93: Harvard University Softens the Emotional Blow of Critical Student Feedback w/ Dr. Joshua Goodman

ABOUT THIS EPISODE

Dr. Joshua Goodman, Associate Professor of Public Policy at Harvard University, joined the podcast to talk about creative ways to soften the emotional blow from critical student evaluations through “summaries”.

Tell me what are the consistent set of constructive criticism that students have so that I get a list of things that it feels like more than one student is concerned about and would like to see change in future years. You're listening to enrollment growth university from Helix Education, the best professional development podcast for higher education leaders looking to grow enrollment at their college or university. Whether you're looking for fresh enrollment growth techniques and strategies or tools and resources, you've come to the right place. Let's get into the show. Welcome back to enrollment growth university, a proud member of the connect Edu podcast network. I'm Eric Olson, AVP of marketing at Helix Education, and we're here today with Dr Joshua Goodman, associate professor of public policy at Harvard University. Josh, welcome to the show. Thanks very much for having me. Really excited to talk with you today about creative ways to soften the emotional blow from critical student valuations. Before...

...we dig into that, Josh, can you give the listeners a little bit better understanding of both Harvard and your role there? Right? So, I'm an economist by training and I study education policy for the economics of education and I teach at Harvard's Kennedy School of Government. So most of our students are master's degrees to Sudents who are interested in entering the world of public policy, sometimes in education, sometimes in other fields. I also teach doctoral students and undergraduates, so it's a real mixture of students, but all of whom are smart, motivated and, you know, want to make the world a better place. Awesome. Let's dive right in, Josh, to get US started, can you give us an emotional glimpse of what it feels like to receive severely negative student feedback in a course evaluation? Yeah, so let me start by saying that at this point my career I'm a fairly experienced teacher. I most of the courses I teached in most years go pretty well, and so...

...when I read student evaluations of those courses, the vast majority of the comments that students are making are either positive or, if they're critical, they're constructive. But once in a while you know in the middle of all that there will be a particularly negative comment. Sometimes they sort of substance of criticism and sometimes one that feels a little bit more personal. And the pattern that I've noticed over the years and that I've talked to colleagues about, and many of them find this pattern as well, is that even if you get forty nine positive comments and one negative one, you tend, as a teacher, to fixate on the negative one at the expense of the others. Right and and that's a real problem, both because it just takes an emotional toll on factory members but, more importantly, if you're trying to figure out how to use student feedback to modify your teaching in future years, whether it's to keep pieces of your teaching or to change pieces of your teaching, then focusing on the...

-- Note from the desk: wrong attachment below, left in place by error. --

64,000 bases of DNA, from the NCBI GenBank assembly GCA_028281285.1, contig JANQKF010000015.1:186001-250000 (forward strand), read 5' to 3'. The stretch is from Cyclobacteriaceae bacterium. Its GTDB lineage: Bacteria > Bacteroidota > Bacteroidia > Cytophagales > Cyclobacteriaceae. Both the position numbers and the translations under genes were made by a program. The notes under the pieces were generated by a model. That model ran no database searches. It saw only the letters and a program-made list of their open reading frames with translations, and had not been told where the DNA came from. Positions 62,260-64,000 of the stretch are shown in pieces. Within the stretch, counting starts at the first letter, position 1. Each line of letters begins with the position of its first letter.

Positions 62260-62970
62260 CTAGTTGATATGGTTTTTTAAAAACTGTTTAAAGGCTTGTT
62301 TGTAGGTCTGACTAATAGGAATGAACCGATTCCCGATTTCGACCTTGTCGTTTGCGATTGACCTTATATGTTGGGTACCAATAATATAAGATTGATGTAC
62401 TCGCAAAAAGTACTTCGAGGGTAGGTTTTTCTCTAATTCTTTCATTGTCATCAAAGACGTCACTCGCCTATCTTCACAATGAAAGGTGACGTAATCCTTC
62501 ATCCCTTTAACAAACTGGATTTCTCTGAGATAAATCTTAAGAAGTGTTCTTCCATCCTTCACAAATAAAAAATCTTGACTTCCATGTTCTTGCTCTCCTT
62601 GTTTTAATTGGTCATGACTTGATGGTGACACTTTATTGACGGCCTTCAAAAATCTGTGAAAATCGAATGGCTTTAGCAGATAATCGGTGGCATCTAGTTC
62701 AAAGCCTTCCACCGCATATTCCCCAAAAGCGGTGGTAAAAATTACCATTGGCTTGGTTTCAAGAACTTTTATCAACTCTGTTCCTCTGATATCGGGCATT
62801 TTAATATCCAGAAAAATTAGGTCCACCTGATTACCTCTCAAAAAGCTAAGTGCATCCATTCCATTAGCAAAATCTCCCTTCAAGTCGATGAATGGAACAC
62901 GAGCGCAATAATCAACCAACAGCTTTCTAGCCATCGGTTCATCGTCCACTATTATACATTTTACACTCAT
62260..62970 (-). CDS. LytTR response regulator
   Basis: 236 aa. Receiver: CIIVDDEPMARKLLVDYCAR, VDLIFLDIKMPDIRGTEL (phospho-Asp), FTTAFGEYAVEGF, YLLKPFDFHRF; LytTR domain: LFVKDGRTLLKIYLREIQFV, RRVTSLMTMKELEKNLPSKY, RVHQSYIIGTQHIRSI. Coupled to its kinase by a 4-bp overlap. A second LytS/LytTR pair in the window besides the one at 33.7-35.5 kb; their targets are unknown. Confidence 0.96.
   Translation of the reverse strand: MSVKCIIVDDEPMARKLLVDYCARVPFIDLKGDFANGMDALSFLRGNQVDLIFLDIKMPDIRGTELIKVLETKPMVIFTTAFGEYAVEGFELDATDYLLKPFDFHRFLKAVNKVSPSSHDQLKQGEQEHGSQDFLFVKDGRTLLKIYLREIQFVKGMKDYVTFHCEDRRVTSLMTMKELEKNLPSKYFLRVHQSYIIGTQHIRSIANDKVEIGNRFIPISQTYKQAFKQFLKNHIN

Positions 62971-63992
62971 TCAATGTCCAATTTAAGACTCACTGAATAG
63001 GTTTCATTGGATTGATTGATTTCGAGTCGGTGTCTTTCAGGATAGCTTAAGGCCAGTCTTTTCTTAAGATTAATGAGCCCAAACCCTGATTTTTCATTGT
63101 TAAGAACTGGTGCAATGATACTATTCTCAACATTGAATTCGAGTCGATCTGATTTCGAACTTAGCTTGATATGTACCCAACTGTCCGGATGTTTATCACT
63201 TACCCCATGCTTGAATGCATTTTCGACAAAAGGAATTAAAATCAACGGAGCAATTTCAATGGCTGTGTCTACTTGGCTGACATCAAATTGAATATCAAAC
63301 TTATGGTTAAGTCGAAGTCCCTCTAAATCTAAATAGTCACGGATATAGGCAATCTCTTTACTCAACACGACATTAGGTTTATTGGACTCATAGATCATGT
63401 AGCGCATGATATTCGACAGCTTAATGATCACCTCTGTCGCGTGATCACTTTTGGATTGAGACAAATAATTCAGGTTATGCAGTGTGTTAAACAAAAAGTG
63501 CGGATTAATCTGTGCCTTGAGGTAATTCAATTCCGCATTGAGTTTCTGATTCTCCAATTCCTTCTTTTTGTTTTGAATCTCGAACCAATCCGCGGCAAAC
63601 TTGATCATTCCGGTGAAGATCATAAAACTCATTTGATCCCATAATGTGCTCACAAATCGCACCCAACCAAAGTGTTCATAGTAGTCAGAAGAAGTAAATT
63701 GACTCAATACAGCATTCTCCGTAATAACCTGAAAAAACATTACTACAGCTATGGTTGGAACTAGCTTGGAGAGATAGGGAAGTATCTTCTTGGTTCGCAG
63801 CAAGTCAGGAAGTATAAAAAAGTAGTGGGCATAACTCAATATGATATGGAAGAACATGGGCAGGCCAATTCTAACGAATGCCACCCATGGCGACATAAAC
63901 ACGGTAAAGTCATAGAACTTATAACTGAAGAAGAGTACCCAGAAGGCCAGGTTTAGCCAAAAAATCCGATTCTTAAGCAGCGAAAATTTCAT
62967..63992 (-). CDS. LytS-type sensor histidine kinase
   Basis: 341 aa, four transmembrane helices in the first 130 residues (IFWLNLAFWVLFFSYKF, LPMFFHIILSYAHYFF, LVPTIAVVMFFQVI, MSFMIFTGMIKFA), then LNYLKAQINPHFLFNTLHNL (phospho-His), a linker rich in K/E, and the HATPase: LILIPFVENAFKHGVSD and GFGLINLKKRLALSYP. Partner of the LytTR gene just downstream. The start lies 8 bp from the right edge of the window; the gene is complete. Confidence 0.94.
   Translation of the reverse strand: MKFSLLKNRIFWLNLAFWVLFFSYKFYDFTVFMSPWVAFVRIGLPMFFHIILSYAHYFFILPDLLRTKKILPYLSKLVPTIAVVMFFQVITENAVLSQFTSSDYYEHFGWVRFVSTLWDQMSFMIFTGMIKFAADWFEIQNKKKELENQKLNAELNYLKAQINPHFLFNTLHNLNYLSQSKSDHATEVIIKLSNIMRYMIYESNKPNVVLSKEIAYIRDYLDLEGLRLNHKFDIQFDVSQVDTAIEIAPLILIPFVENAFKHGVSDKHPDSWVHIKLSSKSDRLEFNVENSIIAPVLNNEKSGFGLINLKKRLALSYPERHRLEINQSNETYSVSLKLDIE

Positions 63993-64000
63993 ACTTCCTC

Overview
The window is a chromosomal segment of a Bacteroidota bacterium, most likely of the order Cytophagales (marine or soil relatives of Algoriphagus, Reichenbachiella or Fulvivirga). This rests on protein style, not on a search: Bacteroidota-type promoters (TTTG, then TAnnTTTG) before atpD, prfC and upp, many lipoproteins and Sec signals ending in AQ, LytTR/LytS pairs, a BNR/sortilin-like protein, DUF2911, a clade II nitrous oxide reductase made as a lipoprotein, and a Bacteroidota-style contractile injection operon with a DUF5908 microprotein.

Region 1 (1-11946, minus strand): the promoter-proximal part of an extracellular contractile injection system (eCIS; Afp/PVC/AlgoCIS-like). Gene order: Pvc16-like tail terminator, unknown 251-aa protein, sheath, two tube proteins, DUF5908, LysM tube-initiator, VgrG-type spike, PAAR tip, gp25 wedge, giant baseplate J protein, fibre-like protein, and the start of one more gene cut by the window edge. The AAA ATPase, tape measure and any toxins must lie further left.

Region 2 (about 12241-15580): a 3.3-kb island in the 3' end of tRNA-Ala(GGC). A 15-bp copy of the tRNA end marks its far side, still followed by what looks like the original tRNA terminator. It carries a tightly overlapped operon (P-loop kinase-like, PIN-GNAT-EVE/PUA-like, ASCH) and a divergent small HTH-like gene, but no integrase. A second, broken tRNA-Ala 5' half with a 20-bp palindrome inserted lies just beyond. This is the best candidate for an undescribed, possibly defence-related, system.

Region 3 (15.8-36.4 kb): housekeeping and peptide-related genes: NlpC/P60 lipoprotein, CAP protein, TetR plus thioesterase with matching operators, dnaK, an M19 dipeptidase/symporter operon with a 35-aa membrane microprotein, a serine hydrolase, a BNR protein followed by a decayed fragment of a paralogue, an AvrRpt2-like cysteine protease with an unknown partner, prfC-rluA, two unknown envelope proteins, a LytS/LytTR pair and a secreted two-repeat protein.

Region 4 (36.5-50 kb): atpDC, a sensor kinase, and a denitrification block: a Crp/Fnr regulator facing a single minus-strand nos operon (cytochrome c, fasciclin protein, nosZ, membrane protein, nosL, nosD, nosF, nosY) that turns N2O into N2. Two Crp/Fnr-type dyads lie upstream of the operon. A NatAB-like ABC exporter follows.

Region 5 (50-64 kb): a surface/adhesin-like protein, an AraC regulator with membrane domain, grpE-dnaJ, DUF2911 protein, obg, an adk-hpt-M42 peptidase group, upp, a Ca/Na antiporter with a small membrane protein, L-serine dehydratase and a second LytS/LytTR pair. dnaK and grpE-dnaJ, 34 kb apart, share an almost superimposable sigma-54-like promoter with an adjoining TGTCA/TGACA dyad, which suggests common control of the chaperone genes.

...one comment out of fifty that was negative actually might be doing the wrong thing. If you're if you're overly waiting the negative comments, you might not actually be doing the best job you can for future cohorts of students. And so that was my interest in thinking about this. It's thinking about how to read student valuations in a way that maintains the benefit of the feedback that I want to absorb but keeps me from being overly focused on the negative parts that don't matter as much. Yeah, so talk us through this potential solution you've devised in receiving a summary of this constructive criticism, with any personal attacks either removed or anonymized. That's right. So, so this came about a couple of years ago when I felt very lucky to have an administrative assistant whom I trusted and to do this work. And what I asked her to do is I gave her my student evaluations before I ever read them, and I basically said...

...to her, would you mind taking the comments of students have made and basically sort them into three buckets? The first book it is take the positive comments they say and just copy them word for words, so I can see, you know, some of the good things that happened and it'll give me a little boost of energy to go into this for next year. So keep those positive comments you know, word for word. I want to see them. For constructive criticisms, don't quote them word for word, try to extract some schemes from them. Tell me what are the consistent set of constructive criticisms that students have so that I get a list of things that it feels like more than one student is concerned about and would like to see changed in future years. And I'll see those, but they won't be phrased in language that's verbatim. It'll be a summary of those enough for me to act on but not enough that it will that I'll be concerned about the precise language. And then there's a third category of sort of criticisms that are not constructive, criticisms of...

...the form that might be over the personal, or just criticisms that they're nothing I can do about that and that, as a result, there's not much use in me seeing. All that will happen is I will dwell on those negative words but I won't be able to do anything about them, so it will just spoil the next week of my life with no benefit to anyone. So take that third category and don't show them to me. And I want to be clear just when I say this that our students on average are extraordinarily thoughtful about the feedback they give, and so those kind of genuinely nasty comments, at least in this context, are extremely rare. And so in some sense for me that the major benefit of this process is really in taking the constructive criticisms which, even if they're constructive, can still sometimes feel quite personal in the in the way in which they are criticizing you. As a fact member, take those and summarize them and make them just feel a little less...